, worked on the script of the film.
Mani Ratnam took a sabbatical from his job in order to ensure his participation in the making of the film. Being inexperienced, the makers were largely dependent upon the American Cinematographer
magazine. The principal cast included Vishnuvardhan
, and Roja Ramani
. When the filming was about to begin in Kolar
, Mani Ratnam left his consulting job and joined the crew. The film, however, did not take off and was eventually shelved. Nevertheless, he was firm in his idea of becoming a film-maker. Although not impressed with many of the films made in Tamil cinema, he was "amazed" at Bharathiraja
's 16 Vayathinile
's Apoorva Raagangal
(1975), and Mahendran
's Mullum Malarum
(1978) and Uthiripookkal
(1979). During this time, he befriended a group of people namely P. C. Sreeram
, Santhana Bharathi
, and P. Vasu
, who shared his interest of entering into the film industry.
With a script in hand, Mani Ratnam had an idea to either get a producer for his film or to narrate the script to a "celebrated" film-maker, so that he could get a chance to work along with them and get to know about the various aspects involved in film-making. He chose three directors—Balachander, Bharathiraja, and Mahendran. As the attempts to meet and convince all the three proved to be unsuccessful, he decided to look out for a producer. In the process, he along with P. C. Sreeram—who would collaborate with him in most of his future projects—met around 20 people; however, all the efforts turned out to be unsuccessful. Early years and struggle: 1983–1986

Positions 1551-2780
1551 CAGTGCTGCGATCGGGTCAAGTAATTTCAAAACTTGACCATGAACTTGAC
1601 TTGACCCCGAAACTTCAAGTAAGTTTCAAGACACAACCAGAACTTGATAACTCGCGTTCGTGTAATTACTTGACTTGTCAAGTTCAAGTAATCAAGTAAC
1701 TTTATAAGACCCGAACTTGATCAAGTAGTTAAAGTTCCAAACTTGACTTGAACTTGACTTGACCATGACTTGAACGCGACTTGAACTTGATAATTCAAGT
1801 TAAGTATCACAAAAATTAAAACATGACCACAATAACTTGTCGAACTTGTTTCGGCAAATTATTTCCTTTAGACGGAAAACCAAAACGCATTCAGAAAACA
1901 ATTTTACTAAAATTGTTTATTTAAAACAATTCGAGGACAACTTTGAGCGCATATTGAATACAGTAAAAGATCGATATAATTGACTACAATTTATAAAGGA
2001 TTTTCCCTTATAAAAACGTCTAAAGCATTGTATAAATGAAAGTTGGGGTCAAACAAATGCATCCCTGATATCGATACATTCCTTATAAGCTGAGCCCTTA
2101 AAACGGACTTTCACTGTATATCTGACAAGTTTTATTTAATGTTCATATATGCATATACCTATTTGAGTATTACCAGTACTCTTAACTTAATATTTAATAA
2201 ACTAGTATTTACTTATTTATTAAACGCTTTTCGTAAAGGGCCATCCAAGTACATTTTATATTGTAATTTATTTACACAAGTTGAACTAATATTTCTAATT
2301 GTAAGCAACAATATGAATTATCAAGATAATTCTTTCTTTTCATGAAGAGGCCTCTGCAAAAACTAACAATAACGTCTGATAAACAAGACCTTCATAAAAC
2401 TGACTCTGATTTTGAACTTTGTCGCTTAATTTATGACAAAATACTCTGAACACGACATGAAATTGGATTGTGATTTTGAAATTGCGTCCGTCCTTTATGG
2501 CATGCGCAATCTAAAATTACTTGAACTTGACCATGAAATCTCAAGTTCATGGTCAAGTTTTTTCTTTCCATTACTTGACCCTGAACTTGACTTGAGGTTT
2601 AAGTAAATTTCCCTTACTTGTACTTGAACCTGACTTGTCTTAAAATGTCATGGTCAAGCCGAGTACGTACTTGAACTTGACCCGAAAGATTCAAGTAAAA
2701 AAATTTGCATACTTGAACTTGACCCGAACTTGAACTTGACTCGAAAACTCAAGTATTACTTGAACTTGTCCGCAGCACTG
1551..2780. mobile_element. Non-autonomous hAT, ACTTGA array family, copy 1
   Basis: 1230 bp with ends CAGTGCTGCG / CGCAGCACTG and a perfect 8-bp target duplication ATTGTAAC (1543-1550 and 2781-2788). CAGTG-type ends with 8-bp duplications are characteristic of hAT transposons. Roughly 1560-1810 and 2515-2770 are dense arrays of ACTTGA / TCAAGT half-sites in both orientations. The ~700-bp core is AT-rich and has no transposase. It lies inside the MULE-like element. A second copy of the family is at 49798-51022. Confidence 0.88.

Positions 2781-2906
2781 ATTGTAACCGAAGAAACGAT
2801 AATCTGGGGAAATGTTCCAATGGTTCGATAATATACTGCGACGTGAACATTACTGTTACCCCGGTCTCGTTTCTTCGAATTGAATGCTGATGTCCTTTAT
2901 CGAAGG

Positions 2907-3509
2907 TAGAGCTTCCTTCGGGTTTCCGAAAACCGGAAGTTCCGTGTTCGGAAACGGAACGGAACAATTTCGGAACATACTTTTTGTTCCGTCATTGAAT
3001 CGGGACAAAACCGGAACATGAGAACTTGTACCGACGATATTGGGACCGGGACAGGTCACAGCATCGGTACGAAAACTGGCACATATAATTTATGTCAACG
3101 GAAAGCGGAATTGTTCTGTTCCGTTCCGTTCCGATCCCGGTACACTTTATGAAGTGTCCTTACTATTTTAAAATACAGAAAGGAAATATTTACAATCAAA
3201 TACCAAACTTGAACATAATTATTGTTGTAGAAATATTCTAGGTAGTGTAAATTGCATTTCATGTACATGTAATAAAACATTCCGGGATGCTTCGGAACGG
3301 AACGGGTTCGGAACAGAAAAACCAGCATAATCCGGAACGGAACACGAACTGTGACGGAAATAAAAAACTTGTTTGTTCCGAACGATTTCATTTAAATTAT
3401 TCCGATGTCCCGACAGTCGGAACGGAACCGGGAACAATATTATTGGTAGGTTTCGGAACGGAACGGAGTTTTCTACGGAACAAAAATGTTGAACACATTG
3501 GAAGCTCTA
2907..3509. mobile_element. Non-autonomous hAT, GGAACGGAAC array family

Mani Ratnam developed a script—originally written in English—into a film and named it Pallavi Anu Pallavi
. His uncle Krishnamurthy agreed to produce the film but imposed a condition that it should be made under a limited budget in Kannada
, to which he agreed. He persuaded Balu Mahendra
to do the cinematography as he found the latter's work to be very impressive.
He managed to get other crew members B. Lenin
), Thota Tharani
(for art direction
) and Ilaiyaraaja
(for music composer
music), all leading craftsmen in their respective fields. For the male lead, he cast Anil Kapoor
after watching his performance in the Telugu film Vamsa Vruksham
was signed up as the female lead.
The film explored the relationship between a young man and an older woman. Although an average grosser at the box-office, the film fetched Mani Ratnam the Best Screenplay Award
from the Karnataka State Government
for the year 1983.
After watching Pallavi Anu Pallavi
, N. G. John
offered him a chance to direct a film in Malayalam
. Scripted by T. Damodaran
was about the corruption in labour unions of Kerala
The film was completed within two months and released in April 1984. Mani Ratnam attributed the failure of the film to the conflict of interests that he and the producer had.
Following this, he entered Tamil cinema when G. Thyagarajan
of Sathya Jyothi Films